Kit Locations & Contact

If you need a Naloxone rescue kit, please contact Utah Naloxone.

Utah Naloxone

Phone: 385-495-9050

Website: www.utahnaloxone.org

Salt Lake County libraries also offer Naloxone kits without questions asked or names taken. Pharmacies and physicians often carry kits and can supply them without a prescription.

The AG’s Office invites you to tune in, obtain a Naloxone Rescue Kit, and help us give those who struggle a fighting chance to reclaim and rebuild their lives.

Life is Your Journey. Travel Drug Free.

It’s Red Ribbon Week!

Launched in the early 1980s, with the help of the wonderful Nancy Reagan, the Red Ribbon Campaign is the oldest and largest drug prevention program in the nation. This year’s theme is “Life is Your Journey. Travel Drug Free.” and the hope is to mobilize teachers, parents, and communities to help create a drug-free future. 

The most important thing we can do? EDUCATE!

The Red Ribbon Campaign provides some great curriculum ideas for each grade and an online course for high school students on prescription drugs.

START HERE: here are two things you can do today!

  1. Talk to your kids about the dangers of drugs – particularly opioids – and the importance of staying drug-free. 
  2. Secure your medication, take inventory and properly dispose of unused or expired medication.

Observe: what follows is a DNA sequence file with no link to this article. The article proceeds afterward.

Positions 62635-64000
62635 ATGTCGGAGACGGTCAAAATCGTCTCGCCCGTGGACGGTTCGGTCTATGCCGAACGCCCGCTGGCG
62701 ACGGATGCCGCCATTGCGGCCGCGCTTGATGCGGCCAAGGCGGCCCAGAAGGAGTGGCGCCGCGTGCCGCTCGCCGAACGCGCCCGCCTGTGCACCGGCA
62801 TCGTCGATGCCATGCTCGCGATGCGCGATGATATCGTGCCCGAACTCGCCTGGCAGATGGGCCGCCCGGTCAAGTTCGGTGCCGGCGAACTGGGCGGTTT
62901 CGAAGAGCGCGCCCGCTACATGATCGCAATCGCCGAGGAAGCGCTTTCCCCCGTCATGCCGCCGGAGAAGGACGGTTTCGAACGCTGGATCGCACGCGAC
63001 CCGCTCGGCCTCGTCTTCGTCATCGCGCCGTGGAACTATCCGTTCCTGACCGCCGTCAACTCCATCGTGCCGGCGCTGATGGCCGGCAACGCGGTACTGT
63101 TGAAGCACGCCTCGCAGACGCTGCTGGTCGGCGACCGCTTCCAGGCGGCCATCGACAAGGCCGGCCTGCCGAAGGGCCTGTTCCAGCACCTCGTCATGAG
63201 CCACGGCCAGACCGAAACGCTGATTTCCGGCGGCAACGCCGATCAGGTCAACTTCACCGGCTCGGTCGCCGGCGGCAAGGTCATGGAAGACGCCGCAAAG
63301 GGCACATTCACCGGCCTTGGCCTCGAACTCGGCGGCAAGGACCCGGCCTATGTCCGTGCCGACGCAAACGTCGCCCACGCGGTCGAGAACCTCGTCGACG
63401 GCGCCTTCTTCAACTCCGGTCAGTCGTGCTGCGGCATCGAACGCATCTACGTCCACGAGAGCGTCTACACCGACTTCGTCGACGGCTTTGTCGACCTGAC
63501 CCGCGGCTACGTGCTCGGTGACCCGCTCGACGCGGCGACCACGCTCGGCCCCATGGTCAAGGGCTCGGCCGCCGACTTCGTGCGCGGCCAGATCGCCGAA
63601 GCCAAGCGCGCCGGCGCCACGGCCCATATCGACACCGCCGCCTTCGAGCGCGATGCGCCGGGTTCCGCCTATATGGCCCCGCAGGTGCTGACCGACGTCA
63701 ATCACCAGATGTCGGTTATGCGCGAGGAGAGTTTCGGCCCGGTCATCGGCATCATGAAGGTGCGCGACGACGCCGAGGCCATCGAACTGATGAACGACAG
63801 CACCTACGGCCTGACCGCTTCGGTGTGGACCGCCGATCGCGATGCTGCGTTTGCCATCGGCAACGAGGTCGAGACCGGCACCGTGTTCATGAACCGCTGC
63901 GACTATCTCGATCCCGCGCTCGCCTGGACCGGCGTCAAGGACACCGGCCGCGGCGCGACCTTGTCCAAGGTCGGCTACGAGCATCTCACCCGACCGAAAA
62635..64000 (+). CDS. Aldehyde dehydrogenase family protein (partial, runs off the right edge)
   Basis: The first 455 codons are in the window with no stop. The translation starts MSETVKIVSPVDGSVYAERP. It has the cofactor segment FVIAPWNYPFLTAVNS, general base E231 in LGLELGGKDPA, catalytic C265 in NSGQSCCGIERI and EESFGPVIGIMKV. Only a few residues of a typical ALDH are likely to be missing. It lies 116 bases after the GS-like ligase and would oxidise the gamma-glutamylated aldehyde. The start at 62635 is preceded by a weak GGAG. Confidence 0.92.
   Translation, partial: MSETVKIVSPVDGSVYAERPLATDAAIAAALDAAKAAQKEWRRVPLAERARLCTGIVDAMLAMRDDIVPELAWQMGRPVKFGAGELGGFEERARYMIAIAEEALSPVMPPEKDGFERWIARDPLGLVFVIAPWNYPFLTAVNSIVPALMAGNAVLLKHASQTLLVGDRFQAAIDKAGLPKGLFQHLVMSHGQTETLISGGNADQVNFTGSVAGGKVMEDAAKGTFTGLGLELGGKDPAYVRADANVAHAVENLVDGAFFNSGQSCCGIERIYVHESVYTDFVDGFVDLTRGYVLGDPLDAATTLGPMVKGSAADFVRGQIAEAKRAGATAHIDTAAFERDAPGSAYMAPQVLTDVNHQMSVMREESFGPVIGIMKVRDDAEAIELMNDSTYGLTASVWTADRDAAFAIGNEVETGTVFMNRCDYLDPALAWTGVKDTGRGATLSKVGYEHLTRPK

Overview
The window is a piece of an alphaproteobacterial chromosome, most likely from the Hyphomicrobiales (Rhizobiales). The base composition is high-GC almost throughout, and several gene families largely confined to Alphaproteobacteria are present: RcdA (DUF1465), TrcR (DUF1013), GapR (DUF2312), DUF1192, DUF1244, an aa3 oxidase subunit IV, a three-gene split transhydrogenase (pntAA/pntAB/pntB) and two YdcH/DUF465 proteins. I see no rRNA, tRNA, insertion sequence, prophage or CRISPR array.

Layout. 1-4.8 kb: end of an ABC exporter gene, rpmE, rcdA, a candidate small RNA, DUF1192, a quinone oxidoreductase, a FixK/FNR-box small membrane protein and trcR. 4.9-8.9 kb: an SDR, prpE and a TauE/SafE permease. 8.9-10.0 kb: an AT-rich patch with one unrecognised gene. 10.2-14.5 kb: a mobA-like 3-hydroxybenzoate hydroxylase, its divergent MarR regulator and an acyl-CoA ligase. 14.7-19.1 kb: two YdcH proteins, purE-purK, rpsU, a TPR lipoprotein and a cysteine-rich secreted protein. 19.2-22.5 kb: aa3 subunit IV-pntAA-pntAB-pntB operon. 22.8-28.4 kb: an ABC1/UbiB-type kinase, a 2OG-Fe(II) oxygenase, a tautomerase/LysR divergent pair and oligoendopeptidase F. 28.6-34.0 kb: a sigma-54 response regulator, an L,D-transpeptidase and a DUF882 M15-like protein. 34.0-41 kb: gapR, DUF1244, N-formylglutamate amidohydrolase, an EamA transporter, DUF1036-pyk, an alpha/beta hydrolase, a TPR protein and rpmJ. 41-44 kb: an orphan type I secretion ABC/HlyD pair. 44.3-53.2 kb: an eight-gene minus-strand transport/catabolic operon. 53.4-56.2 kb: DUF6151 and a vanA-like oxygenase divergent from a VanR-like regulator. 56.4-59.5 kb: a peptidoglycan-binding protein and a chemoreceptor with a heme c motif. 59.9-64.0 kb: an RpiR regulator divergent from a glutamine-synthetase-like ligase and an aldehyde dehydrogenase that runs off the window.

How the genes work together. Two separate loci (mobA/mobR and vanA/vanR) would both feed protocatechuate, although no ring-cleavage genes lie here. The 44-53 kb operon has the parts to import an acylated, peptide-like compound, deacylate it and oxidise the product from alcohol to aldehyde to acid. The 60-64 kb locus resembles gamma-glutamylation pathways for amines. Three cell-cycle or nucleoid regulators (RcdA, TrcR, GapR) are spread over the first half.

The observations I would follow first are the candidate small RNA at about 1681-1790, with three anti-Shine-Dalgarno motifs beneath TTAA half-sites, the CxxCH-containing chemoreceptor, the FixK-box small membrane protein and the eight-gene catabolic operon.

FYI: Click the image below for a brief look at The Red Ribbon Campaign. 

 

D.A.R.E. unveils new curriculum addressing opioids

At a press conference today, D.A.R.E. America announced its entrance into the fight against opioids by unveiling a new curriculum focused specifically on the dangers of opioids and prescription drugs. Utah Attorney General Sean D. Reyes and DEA District Agent in Charge Brian Besser were on hand to support the new move for the decades-old program. 

Over 2.5 million Utah students have been trained in drug awareness and preventions since D.A.R.E. launched almost three decades ago. However, as the challenges of youth have changed, the D.A.R.E. education programs have had to evolve to meet those ever-increasing needs.

The recent rise of opioid addiction and overdose deaths have compelled D.A.R.E. America to create lesson plans that help students navigate a new reality throughout the states.

These lesson plans go beyond the traditional “Just Say No” slogan to strategies that provide students with the skills and knowledge needed to help their peers who may be struggling as well as make good and healthy decisions in every area of life.

You can watch the entire press conference here: 

Additional coverage of the event can be found at:

Fox13: D.A.R.E. fights opioid crisis with new lesson plans

KSL-TV: D.A.R.E. Program Steps Up Curriculum For Utah Students